Bright College Years

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Sung by the 2006 Yale Whiffenpoofs

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Bright College Years is one of the traditional songs of Yale University, and the university's unofficial but undisputed alma mater. It was written to the tune of Die Wacht am Rhein in 1881 by Henry Durand.[1]

In some old songbooks and publications, the song can be found under the name "Dear Old Yale", possibly a reference to the closing words of another popular Yale song, Neath the Elms: "Jolly, jolly are the days neath the elms of dear old Yale!"[citation needed]

During World War I and shortly afterward, Bright College Years was nearly banned for its German heritage. Yale men stationed in Paris sang it to the tune of La Marseillaise.[1]

Lyrics[edit]

Bright College years, with pleasure rife,
The shortest, gladdest years of life;
How swiftly are ye gliding by!
Oh, why doth time so quickly fly?
The seasons come, the seasons go,
The earth is green or white with snow,
But time and change shall naught avail
To break the friendships formed at Yale.


We all must leave this college home,
About the stormy world to roam;
But though the mighty ocean's tide
Should us from dear old Yale divide,
As round the oak the ivy twines
The clinging tendrils of its vines,
So are our hearts close bound to Yale
By ties of love that ne'er shall fail.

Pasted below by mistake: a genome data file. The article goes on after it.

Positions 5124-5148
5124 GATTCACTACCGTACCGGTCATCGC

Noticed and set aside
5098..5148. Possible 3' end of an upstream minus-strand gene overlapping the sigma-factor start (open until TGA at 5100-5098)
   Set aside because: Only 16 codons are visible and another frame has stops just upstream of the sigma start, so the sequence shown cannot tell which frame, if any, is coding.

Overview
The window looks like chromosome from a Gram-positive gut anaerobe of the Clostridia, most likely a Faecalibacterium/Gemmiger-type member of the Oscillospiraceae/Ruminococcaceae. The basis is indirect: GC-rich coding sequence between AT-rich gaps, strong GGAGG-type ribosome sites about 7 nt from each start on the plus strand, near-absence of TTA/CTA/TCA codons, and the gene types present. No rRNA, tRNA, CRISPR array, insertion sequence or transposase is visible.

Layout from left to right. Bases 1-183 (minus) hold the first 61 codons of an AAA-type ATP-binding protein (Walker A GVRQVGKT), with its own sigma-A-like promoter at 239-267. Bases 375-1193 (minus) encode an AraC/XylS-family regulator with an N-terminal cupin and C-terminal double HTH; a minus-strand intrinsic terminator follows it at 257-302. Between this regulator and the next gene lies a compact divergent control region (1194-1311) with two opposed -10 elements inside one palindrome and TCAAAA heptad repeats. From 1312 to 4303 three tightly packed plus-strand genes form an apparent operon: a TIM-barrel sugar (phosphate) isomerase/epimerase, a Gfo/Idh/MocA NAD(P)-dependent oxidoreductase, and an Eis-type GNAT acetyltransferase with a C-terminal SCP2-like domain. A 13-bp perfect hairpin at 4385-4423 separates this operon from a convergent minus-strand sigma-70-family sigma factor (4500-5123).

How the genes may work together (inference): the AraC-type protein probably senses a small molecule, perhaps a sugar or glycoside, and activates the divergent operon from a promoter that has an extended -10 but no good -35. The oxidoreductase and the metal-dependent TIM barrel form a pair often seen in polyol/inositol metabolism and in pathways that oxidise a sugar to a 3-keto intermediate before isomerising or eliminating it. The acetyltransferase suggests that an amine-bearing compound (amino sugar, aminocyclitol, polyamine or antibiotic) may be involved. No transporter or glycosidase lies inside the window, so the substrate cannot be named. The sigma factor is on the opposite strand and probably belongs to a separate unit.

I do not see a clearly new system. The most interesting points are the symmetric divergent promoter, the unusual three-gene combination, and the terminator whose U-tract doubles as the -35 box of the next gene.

In after years, should troubles rise
To cloud the blue of sunny skies,
How bright will seem, through mem'ry's haze
Those happy, golden, bygone days!
Oh, let us strive that ever we
May let these words our watch-cry be,
Where'er upon life's sea we sail:
"For God, for Country and for Yale!"


Performance[edit]

The Yale Glee Club, custodians of the Yale song tradition through publication of Songs of Yale, traditionally closes every concert with the alma mater. At the end of The Game the Yale Precision Marching Band performs the song while the senior members of the band sing along. Various member parties in the Yale Political Union include "Bright College Years" in their toasting sessions and celebrations. In addition, the song is sung at the end of Class Day (held the day before University Commencement annually). White handkerchiefs are raised in the air and waved on the last line.

Traditionally, only the first and third verses are sung, and the latest publication of Songs of Yale[2] includes the lyrics of the second verse only in the appendix.

In popular culture[edit]

  • Bright College Years: Inside the American Campus Today is a book by Anne Matthews published in 1997 describing modern day academia.
  • Bright College Years is a 1971 documentary filmed by Peter Rosen describing the reactions of people at Yale to President Nixon's bombing of Cambodia and the arrest of several Black Panther leaders in New Haven.
  • "Bright College Days" is the name of a satirical alma mater written by Harvard's Tom Lehrer. It contains several Yale references.

Notes and references[edit]

  1. ^ a b "Old Yale: The Birth, Near-Demise, and Comeback of "Bright College Years"". Retrieved 2007-12-29. 
  2. ^ Songs of Yale. New Haven, Connecticut: Yale Glee Club, 2006.

External links[edit]